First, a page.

- Involve the assumption that different social positions produce different experiences and therefore lead to different types of knowledge.
- Because of this researchers often engage with the experiences of socially oppressed and marginalised groups.
- The knowledge derived from this is felt to provide a more valid account of the social world than adopting an apparently 'neutral' or 'objective' stance.
A culture that has a formal political organization with a central bureaucracy with the authority to employ legalized force.
- Complex sociopolitical system that administers a territory and populace with substantial contrasts in occupation, wealth, prestige, and power.
- An independent, centrally organized political unit; a government.
- A form of social and political organization with a formal, central government and a division of society into classes.
- The generalization of findings from a sample to the broader population from which the sample has been randomly drawn.
- A variety of statistical tests, such as the chi-square, help in estimating the level of probability that such inferences about the population are true, given the sample size. This is expressed as the statistical significance of the finding.
- The position one has in a social network.
- The name of a position given to a node.
- Husband and wife are statuses.
STATUS CHARACTERISTICS THEORY
A theory of group processes proposing that differences in evaluations and beliefs about types of individuals become the basis for inequalities in social interaction.
- Physical symbols to indicate a person's rank or relative standing in an organization or a group or society.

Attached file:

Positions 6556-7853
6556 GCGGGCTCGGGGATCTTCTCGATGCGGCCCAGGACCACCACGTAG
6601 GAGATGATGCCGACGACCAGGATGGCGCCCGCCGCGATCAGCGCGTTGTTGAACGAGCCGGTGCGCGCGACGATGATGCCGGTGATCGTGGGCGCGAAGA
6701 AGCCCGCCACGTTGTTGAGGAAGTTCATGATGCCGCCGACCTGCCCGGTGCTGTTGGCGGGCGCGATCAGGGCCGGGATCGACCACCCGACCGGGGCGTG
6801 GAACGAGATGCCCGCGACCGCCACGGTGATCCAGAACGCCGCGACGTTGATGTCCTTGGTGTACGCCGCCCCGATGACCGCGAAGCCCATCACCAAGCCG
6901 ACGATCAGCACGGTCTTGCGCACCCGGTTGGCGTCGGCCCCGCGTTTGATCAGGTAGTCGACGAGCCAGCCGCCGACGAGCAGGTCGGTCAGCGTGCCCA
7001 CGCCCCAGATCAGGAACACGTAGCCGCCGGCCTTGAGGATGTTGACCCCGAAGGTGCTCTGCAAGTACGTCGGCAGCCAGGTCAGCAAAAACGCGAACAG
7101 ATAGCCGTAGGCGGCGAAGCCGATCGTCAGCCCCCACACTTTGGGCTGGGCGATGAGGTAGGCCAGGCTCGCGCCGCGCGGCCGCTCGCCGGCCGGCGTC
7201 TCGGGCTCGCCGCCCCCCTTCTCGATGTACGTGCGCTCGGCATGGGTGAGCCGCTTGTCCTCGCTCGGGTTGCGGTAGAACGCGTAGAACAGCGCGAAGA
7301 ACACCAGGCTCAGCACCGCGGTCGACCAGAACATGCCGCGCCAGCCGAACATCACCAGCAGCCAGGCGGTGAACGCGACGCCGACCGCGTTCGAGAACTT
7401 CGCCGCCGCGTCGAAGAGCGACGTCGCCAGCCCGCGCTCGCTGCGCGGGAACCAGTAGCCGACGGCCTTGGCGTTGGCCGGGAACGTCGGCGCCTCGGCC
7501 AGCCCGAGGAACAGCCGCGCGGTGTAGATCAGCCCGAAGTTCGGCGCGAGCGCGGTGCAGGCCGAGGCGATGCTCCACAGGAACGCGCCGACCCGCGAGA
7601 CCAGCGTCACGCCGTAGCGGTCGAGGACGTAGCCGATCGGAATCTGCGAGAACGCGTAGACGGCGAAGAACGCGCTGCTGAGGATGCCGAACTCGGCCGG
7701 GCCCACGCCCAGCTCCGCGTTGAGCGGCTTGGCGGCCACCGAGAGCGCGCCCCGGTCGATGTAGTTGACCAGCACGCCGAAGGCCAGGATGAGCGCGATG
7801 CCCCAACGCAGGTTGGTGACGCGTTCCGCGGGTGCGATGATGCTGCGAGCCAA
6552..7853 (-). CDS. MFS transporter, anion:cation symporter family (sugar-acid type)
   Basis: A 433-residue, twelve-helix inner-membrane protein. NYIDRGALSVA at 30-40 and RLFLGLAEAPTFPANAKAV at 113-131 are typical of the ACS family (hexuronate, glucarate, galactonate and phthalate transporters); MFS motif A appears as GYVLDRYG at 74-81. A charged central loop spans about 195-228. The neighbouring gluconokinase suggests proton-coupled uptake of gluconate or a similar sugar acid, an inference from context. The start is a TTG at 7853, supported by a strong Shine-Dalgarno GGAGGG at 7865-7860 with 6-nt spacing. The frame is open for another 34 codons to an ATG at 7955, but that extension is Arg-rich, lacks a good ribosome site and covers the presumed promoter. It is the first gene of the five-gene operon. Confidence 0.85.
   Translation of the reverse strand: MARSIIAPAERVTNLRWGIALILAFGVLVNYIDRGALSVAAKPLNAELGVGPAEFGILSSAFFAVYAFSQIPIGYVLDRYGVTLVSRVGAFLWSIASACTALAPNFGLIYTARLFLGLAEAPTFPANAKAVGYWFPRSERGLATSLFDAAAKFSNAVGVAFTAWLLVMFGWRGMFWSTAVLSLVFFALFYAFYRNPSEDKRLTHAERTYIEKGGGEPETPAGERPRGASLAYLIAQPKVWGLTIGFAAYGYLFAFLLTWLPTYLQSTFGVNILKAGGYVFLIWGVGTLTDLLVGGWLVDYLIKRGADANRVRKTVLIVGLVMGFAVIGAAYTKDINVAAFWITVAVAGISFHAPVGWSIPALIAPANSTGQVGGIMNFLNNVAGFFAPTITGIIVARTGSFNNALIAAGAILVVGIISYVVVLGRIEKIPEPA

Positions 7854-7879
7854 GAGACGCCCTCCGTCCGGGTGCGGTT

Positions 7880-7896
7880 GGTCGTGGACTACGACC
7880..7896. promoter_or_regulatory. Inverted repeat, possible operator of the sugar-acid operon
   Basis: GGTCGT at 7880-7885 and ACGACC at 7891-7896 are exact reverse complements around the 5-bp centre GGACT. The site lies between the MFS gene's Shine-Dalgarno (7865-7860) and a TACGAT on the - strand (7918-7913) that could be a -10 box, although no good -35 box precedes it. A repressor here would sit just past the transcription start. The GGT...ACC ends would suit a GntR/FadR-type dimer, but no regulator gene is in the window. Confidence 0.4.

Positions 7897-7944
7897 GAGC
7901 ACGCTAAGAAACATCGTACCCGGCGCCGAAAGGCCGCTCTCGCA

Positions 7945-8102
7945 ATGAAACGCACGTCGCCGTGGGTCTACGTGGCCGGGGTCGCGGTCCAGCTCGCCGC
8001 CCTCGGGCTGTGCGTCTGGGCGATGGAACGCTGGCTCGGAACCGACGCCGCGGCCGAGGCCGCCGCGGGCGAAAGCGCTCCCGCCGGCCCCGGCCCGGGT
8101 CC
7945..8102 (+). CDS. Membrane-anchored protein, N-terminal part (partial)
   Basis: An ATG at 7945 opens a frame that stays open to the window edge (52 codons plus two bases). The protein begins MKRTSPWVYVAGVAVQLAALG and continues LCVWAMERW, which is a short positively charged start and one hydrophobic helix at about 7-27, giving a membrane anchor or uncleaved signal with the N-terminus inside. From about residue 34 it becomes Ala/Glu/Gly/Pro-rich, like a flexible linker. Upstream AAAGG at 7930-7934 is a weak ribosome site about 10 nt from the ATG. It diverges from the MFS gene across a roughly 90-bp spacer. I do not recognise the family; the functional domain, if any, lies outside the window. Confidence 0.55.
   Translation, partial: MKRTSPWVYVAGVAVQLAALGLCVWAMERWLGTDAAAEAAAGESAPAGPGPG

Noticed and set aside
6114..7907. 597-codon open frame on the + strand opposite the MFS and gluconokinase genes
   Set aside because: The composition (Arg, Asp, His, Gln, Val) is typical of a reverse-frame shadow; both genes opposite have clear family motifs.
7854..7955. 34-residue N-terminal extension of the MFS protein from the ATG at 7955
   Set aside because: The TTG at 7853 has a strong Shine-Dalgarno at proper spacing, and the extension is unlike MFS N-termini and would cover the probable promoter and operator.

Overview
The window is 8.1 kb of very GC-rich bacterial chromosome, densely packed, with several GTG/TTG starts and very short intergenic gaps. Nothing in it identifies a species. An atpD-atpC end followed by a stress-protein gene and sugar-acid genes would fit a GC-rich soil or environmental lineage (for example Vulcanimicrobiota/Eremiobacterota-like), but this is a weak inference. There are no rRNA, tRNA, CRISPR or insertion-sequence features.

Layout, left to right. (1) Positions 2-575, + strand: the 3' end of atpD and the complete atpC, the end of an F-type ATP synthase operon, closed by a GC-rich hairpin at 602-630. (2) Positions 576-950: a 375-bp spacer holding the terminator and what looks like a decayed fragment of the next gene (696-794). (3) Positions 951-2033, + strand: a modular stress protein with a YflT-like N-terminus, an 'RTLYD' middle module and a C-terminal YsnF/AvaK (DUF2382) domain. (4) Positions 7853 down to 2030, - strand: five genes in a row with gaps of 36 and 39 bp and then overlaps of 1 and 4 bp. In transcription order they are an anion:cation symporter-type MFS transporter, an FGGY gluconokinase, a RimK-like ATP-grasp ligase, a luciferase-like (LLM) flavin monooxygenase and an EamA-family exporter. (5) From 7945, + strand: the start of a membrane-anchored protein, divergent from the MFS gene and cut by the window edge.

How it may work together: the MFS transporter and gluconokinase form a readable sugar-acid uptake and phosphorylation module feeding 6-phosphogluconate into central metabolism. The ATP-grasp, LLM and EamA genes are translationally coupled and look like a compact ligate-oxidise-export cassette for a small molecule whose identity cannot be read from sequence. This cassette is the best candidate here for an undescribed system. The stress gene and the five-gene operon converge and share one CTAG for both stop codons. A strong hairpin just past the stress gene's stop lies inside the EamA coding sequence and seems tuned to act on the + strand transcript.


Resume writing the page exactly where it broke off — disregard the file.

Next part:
- E.g. The size and position of one's office.
STEREOTYPES (or "characterizations")
- Are generalizations or assumptions that people make about the characteristics of all members of a group, based on an inaccurate image about what people in that group are like.
- For example, Americans are generally friendly, generous, and tolerant, but also arrogant, impatient, and domineering. Asians are humble, shrewd and alert, but reserved.
- Is common and causes most of the problems in cross-cultural conflicts.
- A term describing the condition of possessing an identity which has been branded 'spoiled' or discredited identity by others.
- Examples of negative social stigmas are physical or mental handicaps and disorders, as well as homosexuality or affiliation with a specific nationality, religion or ethnicity.
Any internal or external event thatproduces a change in a person's behaviour.
The distinguishing between similar stimuli.
A process in which a person, after having learnt a response to one stimulus, produces the same response when exposed to some other similar stimulus, even though having never before being exposed to that stimulus.
STRATEGIC HUMAN RESOURCE MANAGEMENT
Can be defined as the linking of human resources with strategic goals and objectives in order to improve business performance and develop organizational culture that foster innovation, flexibility and competitive advantage.
Characteristic of a system with socioeconomic strata, sharp social divisions based on unequal access to wealth and power.
A society where there is an unequal division of material wealth between its members.